Mary at the Cross
Mary at the Cross
Along with Gabriel's Annunciation to Mary (Luke 1:26-38), her Visitation to Elizabeth (1:39-56), and Jesus' birth and infancy (2:7,16; Matthew 2:11), one other biblical scene depicting the mother of Jesus is especially prominent in the history of Christian art: Jesus' death on the cross (John 19:25-27).
Alone among the evangelists, it is John who informs us that "standing by the cross of Jesus were his mother and his mother's sister, Mary the wife of Clopas, and Mary Magdalene. When Jesus saw his mother and the disciple whom he loved standing nearby, he said to his mother, 'Woman, behold, your son!' Then he said to the disciple, 'Behold, your mother!' And from that hour the disciple took her to his own home" (ESV).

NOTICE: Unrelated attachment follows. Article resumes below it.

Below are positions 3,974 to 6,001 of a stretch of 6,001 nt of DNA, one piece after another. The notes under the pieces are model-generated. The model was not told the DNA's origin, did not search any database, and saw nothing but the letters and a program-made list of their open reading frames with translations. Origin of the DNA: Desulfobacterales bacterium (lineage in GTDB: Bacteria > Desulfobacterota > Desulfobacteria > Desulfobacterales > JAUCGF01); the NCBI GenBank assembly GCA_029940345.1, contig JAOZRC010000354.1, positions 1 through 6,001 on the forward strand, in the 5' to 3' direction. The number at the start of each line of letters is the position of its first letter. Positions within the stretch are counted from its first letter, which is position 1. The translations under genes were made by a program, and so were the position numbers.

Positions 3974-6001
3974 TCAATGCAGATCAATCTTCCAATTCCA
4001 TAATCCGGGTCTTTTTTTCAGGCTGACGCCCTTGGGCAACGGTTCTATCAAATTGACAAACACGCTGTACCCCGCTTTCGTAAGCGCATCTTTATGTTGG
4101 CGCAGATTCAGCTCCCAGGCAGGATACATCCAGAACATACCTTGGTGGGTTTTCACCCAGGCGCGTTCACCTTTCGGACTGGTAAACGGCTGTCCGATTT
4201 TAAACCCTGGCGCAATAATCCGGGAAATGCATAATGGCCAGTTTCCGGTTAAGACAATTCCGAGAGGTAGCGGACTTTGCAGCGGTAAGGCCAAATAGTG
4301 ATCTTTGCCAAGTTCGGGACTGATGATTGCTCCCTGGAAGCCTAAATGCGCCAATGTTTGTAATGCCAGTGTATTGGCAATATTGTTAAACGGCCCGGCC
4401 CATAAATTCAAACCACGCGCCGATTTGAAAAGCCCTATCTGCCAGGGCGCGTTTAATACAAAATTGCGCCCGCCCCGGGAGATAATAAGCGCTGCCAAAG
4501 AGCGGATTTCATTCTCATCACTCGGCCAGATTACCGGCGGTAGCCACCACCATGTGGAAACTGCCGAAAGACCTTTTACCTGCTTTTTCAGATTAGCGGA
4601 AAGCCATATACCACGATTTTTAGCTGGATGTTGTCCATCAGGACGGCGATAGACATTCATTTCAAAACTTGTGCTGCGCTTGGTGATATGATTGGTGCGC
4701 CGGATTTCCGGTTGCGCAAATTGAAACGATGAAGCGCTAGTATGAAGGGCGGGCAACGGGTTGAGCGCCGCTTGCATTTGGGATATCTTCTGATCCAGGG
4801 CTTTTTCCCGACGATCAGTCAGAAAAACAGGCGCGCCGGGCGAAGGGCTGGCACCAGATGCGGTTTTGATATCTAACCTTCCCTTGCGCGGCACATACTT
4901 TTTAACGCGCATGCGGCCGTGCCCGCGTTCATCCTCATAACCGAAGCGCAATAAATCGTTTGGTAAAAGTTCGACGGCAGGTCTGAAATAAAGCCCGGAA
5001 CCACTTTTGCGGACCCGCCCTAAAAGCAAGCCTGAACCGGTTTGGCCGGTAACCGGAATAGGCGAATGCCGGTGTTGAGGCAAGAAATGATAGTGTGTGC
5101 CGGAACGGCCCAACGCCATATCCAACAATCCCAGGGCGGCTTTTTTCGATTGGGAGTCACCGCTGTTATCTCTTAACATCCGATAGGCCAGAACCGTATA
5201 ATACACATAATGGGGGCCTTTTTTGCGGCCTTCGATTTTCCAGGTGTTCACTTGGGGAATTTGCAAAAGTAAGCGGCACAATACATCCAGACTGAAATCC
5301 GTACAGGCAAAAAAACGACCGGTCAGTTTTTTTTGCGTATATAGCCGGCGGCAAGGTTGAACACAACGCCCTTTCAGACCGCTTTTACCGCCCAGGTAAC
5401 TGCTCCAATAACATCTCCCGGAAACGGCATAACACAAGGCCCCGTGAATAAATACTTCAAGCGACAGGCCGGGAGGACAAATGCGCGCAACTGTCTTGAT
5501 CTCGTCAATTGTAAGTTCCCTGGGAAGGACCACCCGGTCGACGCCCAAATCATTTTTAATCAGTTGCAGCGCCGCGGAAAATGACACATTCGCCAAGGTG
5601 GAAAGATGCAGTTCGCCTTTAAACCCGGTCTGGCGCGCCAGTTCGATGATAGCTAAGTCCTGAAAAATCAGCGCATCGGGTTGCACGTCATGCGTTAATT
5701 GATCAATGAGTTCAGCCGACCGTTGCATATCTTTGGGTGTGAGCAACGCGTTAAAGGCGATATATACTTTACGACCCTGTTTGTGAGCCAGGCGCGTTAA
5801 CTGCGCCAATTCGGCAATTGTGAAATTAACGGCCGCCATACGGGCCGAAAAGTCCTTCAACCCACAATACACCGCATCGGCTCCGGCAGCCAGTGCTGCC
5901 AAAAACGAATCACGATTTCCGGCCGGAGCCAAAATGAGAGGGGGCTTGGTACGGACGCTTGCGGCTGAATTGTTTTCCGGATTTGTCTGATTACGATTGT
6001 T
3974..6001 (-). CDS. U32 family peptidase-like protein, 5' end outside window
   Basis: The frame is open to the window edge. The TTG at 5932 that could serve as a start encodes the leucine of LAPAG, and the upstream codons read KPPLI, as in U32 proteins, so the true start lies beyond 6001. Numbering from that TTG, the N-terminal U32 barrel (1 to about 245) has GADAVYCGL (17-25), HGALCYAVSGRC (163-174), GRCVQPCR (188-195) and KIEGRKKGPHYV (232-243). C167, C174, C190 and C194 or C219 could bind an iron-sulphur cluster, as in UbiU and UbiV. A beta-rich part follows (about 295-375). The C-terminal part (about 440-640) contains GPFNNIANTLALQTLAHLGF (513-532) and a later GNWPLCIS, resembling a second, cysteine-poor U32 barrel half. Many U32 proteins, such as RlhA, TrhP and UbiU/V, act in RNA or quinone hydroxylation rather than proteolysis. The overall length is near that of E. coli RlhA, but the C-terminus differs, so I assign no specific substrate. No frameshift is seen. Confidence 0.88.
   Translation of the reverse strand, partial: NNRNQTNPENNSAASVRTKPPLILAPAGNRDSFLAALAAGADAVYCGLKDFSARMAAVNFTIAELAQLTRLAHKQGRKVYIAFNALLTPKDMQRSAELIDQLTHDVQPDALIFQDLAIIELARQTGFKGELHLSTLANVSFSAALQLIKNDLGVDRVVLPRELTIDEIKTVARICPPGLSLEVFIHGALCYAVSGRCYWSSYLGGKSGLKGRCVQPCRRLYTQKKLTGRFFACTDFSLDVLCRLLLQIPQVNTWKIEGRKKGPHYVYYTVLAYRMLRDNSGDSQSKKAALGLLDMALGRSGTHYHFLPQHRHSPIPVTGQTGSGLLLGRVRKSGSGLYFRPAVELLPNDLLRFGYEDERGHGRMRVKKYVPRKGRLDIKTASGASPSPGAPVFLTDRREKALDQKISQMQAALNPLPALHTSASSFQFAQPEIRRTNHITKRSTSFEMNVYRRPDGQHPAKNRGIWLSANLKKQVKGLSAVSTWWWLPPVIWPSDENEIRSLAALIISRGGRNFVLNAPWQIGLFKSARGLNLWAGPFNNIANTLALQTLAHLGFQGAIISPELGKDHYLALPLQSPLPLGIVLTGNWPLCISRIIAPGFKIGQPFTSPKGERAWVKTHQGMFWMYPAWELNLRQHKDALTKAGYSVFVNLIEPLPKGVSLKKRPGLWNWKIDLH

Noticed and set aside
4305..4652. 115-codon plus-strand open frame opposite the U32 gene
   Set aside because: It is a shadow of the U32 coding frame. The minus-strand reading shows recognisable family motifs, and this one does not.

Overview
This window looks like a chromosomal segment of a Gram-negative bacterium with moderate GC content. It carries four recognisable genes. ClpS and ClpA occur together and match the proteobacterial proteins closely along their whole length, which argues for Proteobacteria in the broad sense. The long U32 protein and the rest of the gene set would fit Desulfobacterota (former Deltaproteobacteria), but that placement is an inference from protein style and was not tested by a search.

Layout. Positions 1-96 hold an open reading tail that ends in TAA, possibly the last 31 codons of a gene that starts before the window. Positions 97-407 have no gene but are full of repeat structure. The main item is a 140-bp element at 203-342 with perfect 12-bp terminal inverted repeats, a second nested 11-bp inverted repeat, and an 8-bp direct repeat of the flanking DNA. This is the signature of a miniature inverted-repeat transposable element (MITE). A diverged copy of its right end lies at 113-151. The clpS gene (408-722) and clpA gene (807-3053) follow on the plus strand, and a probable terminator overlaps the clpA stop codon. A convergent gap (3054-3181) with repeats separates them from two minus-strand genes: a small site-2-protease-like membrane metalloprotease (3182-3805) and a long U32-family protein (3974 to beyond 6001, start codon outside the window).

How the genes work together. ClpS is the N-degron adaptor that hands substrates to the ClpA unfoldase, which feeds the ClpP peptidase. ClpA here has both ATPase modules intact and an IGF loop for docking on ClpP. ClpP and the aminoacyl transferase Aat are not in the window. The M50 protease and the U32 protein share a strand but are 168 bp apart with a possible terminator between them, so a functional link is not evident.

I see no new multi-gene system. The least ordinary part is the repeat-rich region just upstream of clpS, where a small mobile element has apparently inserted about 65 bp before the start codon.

Over the centuries this scene of immense tenderness immediately preceding the death of Jesus has inspired, not only many Byzantine ikons, works of statuary beyond count, and numerous paintings in every generation, but also a wealth of hymns penned and sung by Christians in both East and West. The poetry and imagery of these diverse hymns share the common purpose of bringing the Christian imagination into a vivid awareness of the pain and dereliction of Jesus' mother standing by his cross, as he entrusts her to the care of "the disciple whom he loved."
What has prompted Christians to think so long and lovingly on this theme?
The emotional impulse to dwell on the sorrow of Jesus' mother at the foot of the Cross had its root in the very love symbolized by the Cross. Simply put, Jesus died because he loved us. And such sacrificial love elicited a responding love from the believing heart. Christian emotional response to the sufferings of Jesus, ...